Photography – Garry Armstrong and Marilyn Armstrong
The whole point about this rule — which is not a rule, but a guideline — is to try to urge photographers to not put everything dead-center of the photograph. Moving things around so that they are off-center make the picture more “active” and interesting. It gives it a sense of “action” that moves the viewer’s eyes.
Except when you absolutely need something right in the middle and there are pictures which call of that.
Hey, you’re a photographer. Guidelines are useful, but they are not a replacement for artistic judgment or using your eye to get the picture the way you want it.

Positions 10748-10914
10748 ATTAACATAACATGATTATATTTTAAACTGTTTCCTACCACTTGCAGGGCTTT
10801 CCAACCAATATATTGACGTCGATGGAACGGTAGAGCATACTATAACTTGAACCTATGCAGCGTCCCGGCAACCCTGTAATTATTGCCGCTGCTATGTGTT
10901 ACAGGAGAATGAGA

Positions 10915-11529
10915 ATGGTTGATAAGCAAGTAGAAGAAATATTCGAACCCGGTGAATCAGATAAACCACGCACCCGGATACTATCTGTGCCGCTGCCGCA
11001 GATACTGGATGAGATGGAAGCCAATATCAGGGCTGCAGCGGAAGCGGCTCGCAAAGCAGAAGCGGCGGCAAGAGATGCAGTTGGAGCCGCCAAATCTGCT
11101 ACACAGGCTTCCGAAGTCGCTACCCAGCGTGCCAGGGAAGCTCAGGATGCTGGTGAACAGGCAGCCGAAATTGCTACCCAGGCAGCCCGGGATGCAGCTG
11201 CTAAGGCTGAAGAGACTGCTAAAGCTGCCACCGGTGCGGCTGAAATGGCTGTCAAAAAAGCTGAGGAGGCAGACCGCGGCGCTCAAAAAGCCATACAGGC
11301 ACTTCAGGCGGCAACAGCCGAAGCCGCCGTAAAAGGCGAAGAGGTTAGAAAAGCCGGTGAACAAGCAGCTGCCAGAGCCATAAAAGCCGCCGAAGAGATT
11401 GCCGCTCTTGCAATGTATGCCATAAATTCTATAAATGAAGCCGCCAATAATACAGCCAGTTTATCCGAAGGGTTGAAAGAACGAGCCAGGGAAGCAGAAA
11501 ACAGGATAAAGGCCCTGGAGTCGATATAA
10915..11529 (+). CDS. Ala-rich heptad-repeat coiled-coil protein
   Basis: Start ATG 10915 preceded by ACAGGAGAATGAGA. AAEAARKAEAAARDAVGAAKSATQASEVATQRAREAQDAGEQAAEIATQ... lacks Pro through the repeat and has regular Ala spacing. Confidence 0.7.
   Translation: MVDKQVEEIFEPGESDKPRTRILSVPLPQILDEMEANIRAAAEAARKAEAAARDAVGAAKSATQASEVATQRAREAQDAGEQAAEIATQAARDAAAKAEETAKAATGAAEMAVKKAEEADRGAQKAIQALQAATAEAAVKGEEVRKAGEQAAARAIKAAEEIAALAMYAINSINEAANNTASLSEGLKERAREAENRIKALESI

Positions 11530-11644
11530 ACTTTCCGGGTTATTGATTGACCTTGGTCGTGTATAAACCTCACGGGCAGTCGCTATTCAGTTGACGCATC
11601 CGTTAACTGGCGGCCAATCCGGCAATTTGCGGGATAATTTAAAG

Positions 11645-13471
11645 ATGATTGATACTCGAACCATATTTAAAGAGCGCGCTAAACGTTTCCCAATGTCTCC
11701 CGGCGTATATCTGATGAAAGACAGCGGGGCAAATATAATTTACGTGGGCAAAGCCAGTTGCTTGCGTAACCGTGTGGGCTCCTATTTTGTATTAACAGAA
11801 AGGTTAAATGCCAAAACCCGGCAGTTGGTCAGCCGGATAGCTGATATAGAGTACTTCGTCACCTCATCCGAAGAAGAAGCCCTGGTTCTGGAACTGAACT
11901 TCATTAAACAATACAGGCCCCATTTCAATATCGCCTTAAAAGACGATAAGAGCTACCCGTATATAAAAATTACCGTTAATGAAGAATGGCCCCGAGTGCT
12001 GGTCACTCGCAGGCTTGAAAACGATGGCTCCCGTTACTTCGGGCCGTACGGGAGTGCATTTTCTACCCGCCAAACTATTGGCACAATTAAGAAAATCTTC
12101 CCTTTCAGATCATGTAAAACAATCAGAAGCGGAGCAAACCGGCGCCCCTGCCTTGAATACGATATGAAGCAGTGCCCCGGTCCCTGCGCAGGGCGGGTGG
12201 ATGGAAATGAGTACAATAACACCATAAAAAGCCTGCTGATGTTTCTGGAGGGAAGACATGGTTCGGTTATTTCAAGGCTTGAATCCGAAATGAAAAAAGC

Yesterday, Garry and I went out shooting because it was a nice day and the rest of the week will be alternatively gray, rainy, very rainy, monsoon-like, and chilly. We’ve had the wettest April on record and I’m hoping May won’t be equally damp.
Half my garden has drowned in the mud and I can’t even try to fix it because it’s still raining and the ground is like quick-mud.
We went down to the Rhode Island end of the Blackstone River yesterday. Why there? Because they are doing roadwork on our street in the direction of town and now that they’ve passed laws against driving while dialing, everyone makes their phone calls or sends texts when they are at a stop sign.
The result is a really slow progression of cars. Since all of our local roads are just two lanes (in some cases barely even two), one slow car stops everything.
We went the other way where there was no traffic. And we took pictures.